George Osborne has issued a stark warning that Britain is preparing "for the worst" - Greek exit from the eurozone.
An emergency summit of the European Central Bank (ECB) has been called for Friday morning, amid a stand-off between the European Commission and Athens. In under two weeks Greece is due to pay back a €1.6bn (£1.1bn) loan to the IMF.
The ECB has said it will give Greece a bailout loan to make the repayment, but only if it slashes public spending, specifically pensions - a deal Alexis Tsipras' government has so far resisted.
If Greece fails to meet the deadline there could be a run on Greek banks and the country could be pushed out of the eurozone.
Speaking ahead of today's Economic and Financial Affairs Council meeting, Osborne said Europe had "entered the eleventh hour of this Greek crisis" and urged the Greek government "to do a deal before it is too late".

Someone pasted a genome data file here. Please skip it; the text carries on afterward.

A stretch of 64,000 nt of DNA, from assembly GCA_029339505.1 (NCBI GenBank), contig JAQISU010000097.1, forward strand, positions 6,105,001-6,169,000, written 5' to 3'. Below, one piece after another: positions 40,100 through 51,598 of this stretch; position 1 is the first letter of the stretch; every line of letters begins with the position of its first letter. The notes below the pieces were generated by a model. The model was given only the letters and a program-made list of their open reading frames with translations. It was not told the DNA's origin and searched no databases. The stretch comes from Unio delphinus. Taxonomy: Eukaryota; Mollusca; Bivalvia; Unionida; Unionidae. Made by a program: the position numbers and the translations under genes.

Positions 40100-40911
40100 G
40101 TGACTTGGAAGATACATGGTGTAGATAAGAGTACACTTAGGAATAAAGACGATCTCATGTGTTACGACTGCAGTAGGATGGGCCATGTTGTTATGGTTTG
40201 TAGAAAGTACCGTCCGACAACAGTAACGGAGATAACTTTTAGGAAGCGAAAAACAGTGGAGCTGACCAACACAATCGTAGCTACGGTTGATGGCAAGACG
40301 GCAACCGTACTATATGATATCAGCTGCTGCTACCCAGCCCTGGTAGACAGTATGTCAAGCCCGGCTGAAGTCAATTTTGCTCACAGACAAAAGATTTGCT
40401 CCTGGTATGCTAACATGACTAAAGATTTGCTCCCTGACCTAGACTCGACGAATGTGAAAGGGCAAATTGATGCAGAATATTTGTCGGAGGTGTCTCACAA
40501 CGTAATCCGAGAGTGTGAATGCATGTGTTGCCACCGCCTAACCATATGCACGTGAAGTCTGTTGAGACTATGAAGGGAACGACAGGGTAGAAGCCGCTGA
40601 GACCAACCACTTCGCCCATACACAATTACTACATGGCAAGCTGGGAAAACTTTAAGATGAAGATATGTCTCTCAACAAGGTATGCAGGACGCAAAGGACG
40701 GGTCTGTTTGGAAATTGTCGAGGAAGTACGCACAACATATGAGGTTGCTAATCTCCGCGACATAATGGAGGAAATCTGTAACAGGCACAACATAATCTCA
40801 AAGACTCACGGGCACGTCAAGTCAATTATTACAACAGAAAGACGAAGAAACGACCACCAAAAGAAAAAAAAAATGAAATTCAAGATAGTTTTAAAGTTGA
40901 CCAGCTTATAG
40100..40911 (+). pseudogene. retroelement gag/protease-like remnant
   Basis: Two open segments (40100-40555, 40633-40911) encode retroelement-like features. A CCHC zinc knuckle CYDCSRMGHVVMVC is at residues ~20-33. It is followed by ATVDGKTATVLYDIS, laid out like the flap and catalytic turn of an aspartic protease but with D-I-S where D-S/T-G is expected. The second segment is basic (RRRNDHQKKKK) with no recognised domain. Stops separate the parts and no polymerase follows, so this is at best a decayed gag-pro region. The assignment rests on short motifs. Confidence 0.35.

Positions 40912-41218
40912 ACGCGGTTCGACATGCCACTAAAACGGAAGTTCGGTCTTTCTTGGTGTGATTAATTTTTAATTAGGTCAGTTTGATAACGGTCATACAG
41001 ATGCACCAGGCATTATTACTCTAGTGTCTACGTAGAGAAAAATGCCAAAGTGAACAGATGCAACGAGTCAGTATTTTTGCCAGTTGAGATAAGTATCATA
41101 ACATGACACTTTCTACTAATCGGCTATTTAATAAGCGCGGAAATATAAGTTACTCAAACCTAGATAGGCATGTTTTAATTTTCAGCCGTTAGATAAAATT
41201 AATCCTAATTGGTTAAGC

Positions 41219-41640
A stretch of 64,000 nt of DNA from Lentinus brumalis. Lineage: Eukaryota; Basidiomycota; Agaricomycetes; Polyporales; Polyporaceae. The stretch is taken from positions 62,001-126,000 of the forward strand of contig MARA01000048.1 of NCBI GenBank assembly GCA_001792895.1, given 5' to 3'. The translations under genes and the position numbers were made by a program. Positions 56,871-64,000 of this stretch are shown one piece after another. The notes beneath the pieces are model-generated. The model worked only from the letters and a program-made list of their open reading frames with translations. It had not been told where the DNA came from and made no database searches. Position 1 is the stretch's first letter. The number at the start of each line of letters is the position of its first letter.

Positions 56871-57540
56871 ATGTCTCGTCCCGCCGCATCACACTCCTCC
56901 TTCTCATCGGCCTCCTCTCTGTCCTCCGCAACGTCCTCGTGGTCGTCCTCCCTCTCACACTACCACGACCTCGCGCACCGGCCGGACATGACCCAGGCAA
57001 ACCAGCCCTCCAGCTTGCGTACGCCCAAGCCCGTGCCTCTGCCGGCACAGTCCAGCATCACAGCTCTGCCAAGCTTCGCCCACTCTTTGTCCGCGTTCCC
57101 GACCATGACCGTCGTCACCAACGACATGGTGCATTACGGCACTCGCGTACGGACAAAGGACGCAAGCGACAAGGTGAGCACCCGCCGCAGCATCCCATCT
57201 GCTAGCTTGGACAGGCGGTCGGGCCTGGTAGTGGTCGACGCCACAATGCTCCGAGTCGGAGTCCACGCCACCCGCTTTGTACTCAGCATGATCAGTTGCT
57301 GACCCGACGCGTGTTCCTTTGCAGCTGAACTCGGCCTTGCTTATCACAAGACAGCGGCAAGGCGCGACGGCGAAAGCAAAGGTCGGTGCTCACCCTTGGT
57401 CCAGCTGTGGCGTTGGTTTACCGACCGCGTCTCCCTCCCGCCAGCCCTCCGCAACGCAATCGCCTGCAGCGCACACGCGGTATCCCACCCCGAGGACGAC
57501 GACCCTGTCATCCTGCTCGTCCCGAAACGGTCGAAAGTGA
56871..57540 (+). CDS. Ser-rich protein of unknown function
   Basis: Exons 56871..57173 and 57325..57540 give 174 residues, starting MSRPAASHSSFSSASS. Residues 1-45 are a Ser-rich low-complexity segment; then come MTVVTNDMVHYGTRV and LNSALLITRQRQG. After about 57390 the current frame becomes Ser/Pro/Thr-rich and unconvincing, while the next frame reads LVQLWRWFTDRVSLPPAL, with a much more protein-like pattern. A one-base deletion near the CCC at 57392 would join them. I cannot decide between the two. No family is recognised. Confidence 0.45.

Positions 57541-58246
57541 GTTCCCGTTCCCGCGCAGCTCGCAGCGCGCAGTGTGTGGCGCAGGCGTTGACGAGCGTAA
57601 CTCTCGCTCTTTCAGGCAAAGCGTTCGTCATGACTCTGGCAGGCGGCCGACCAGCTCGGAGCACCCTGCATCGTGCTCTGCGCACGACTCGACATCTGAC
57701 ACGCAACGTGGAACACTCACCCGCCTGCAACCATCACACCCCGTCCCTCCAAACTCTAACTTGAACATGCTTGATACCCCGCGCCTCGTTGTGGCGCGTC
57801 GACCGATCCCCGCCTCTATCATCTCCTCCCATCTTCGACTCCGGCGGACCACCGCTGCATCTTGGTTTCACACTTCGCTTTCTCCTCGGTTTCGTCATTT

“We hope for the best, but we now must be prepared for the worst. And in the United Kingdom we’ve taken the measures to increase our economic security so we can deal with risks like this from abroad. And clearly now we must go on and complete that plan," he said.
Last night IMF chief Christine Lagarde was scathing about the Greek brinkmanship. "we need a proper discussion with some adults in the room," she said. But Tsipras attempted to talk people back from the ledge. "All those betting on a crisis will be proved wrong," he said.
The focus will now shift to Monday's emergency summit meeting in Brussels of the eurozone leaders which may offer the last chance of an agreement.
The possibility of Grexit hangs over next week's full EU summit, where David Cameron hopes to start his renegotiation of Britain's membership proper.